Often on this website we recommend advice from the absolute upper echelon of great filmmakers, the gods on mount Cinema. But, whilst this is often a great well to draw on, sometimes smaller budget, practical filmmakers have the advice you’re looking for. Quentin Tarantino, who hasn’t had a problem getting a script picked up since 1992, does not have helpful advice on this front.

However, if there is one thing Jim Agnew knows how to do, it is get a film made. He’s a screenwriter, producer, showrunner, etc., managing to get attached to about 2 projects a year. He’s got an eye for horror, and has had the privilege of writing for Dario Argento and John Carpenter, most recently contributing to a Blumhouse-produced
TV show coming to Hulu. He’s not what you might call a prestige writer, but there’s no denying that when he wants a script to make it to the screen, nothing stands in his way. Why is that?

Well, just this May, Agnew did a series of Film Courage interviews with a heavy focus on how to be not only a screenwriter, not only a screenwriter who sells scripts, but a screenwriter who sells scripts that get made. He touches on a few important points: Be involved in the production or your story won’t be yours long, stay positive or people won’t work with you, and lastly, if you’re overflowing with ideas, how do you parse what is worth your time, what has the best chance of making it to the screen?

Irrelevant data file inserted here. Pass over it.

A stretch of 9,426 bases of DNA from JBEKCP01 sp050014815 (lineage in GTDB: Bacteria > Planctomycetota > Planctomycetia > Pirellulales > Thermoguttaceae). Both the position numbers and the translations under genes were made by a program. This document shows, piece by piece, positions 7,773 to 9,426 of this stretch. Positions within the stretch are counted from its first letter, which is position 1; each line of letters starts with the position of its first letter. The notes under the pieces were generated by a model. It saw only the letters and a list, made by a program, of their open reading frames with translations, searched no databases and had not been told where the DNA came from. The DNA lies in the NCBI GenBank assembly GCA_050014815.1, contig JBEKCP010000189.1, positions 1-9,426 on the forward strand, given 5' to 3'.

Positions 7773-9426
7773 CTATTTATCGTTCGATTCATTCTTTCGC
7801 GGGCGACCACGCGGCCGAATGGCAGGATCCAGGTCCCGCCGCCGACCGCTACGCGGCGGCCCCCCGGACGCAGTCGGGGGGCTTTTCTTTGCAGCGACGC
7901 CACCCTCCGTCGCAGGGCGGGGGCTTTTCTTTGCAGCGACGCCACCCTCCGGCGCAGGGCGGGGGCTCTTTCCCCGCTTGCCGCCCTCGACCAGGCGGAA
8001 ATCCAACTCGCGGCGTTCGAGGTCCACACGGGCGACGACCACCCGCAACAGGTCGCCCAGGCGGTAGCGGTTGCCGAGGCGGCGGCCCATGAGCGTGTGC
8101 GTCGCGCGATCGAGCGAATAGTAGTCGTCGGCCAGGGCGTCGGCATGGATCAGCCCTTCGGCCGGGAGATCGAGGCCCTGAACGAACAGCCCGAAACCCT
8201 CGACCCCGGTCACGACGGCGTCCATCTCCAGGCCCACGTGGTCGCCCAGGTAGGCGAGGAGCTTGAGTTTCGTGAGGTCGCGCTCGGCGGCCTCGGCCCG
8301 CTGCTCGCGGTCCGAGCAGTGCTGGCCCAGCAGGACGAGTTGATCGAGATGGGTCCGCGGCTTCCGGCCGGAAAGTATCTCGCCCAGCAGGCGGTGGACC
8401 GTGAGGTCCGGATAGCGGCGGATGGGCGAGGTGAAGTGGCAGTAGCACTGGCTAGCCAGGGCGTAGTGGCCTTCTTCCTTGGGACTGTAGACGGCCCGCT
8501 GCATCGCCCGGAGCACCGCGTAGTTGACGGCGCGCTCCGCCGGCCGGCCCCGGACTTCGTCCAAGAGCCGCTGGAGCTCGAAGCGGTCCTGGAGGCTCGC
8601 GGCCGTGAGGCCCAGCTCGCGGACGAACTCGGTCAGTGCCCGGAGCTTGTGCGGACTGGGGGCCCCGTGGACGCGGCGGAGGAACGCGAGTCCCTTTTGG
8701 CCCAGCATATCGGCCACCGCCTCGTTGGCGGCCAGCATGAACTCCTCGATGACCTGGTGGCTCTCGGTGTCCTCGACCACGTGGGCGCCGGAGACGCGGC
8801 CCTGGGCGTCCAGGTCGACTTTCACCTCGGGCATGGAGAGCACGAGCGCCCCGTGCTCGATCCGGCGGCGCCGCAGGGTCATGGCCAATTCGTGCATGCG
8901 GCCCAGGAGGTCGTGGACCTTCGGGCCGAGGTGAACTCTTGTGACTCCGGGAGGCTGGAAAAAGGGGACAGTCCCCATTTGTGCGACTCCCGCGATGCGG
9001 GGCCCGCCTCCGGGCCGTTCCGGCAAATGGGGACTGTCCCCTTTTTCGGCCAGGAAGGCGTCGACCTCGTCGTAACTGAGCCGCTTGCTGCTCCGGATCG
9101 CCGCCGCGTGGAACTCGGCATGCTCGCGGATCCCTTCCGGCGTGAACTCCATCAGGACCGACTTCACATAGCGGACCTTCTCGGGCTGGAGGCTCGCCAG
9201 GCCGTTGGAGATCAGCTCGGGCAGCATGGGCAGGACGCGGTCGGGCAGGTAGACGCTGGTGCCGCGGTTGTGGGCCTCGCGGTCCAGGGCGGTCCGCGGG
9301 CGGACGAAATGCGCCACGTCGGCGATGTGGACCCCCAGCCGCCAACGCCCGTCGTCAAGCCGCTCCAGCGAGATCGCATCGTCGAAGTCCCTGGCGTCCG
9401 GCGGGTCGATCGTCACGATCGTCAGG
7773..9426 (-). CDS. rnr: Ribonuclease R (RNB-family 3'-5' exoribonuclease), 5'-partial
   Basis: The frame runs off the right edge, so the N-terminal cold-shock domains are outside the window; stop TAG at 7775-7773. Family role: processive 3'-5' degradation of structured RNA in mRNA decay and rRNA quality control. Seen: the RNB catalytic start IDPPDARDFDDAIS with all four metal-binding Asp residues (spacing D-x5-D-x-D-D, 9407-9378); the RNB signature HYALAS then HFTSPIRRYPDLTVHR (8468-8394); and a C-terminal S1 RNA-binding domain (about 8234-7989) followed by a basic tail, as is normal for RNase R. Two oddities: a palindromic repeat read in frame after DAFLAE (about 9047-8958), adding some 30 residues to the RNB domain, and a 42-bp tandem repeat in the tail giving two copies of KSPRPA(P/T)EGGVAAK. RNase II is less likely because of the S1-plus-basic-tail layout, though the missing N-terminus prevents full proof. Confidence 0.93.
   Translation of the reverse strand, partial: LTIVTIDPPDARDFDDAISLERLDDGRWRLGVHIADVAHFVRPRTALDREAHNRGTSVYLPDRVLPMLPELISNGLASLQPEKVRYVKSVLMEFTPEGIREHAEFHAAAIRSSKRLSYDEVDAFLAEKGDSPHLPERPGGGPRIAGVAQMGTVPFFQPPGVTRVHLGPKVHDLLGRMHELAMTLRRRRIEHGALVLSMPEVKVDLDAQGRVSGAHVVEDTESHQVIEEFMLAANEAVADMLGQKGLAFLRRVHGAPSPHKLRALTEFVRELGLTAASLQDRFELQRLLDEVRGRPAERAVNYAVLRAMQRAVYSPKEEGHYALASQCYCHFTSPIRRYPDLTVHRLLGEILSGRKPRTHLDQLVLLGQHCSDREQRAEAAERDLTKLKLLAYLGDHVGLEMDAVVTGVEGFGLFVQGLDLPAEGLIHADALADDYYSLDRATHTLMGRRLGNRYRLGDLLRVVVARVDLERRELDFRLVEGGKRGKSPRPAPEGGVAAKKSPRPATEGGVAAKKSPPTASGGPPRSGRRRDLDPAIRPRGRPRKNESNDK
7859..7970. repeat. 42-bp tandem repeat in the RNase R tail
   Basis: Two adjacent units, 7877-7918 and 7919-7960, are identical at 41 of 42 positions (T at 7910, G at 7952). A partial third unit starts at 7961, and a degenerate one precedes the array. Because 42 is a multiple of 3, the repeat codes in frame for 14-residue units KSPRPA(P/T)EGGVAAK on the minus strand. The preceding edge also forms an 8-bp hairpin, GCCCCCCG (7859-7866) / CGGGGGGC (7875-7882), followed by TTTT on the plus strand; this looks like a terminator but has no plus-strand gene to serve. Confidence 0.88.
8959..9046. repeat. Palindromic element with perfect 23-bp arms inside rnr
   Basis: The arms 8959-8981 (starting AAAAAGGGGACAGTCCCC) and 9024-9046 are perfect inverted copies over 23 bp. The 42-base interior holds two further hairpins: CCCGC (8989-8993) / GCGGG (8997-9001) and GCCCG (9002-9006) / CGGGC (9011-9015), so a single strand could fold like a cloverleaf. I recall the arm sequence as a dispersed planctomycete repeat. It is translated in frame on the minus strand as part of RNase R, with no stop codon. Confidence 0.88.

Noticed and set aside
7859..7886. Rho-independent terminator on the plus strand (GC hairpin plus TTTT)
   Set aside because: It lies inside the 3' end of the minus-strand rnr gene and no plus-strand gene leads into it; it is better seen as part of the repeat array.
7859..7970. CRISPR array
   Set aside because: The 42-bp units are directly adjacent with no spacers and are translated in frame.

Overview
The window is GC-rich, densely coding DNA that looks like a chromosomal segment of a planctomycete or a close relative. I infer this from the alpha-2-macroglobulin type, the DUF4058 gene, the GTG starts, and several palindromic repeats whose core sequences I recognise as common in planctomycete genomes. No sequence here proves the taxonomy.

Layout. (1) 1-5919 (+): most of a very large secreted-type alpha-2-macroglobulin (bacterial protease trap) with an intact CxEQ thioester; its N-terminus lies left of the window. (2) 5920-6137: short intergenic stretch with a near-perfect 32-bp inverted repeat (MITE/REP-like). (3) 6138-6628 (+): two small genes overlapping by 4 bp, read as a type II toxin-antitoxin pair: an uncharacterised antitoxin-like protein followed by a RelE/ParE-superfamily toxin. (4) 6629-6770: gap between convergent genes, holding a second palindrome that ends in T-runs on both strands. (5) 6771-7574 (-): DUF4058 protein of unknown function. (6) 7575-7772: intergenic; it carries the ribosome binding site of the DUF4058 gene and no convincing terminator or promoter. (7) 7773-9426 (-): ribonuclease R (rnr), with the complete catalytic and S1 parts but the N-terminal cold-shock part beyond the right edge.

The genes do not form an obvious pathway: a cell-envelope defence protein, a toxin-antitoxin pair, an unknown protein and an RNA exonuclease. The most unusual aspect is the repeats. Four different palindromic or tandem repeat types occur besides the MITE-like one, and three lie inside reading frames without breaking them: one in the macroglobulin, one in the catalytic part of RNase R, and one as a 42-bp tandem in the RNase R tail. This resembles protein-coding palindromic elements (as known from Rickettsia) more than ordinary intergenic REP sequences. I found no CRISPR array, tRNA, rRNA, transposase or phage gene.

Jim emails himself every idea he has that he likes and focuses on the ideas that keep returning to his attention. Then, he figures out the entire first act (20 pages, or 6/7 scenes). He then asks himself; do you have the second act turn, and how it ends? You don’t need every beat thought out before you settle in to write, that stifles creativity, killing the sorts of ideas and turns that keep audiences engaged, and that only come along as you’re discovering a story while writing.

But probably the tidbit that rings most true is how to tell whether or not someone who’s just heard your pitch actually likes it, or is just going along. Say you’ve given your friend the premise in two or three sentences. If they immediately respond with “That’s great/you should get started on that/sounds cool/etc.”, you’re in trouble. But, if you finish, and they pause, they think for about three seconds, letting the idea develop in their minds, seeing the potential it has, and only then go: “Ooh, that’s good.”, then
you’re on to something.

If they ask you about it again later, you’re really on to something. A gripping, digestible pitch is paramount, because as the pitch makes its way up the ladder of executives, reporting in turn to their superiors, handling and mishandling multiple projects a day, if it’s too complicated, the story will be lost in translation.

Jim Agnew Can Tell If a Script Will Be a Movie or Not
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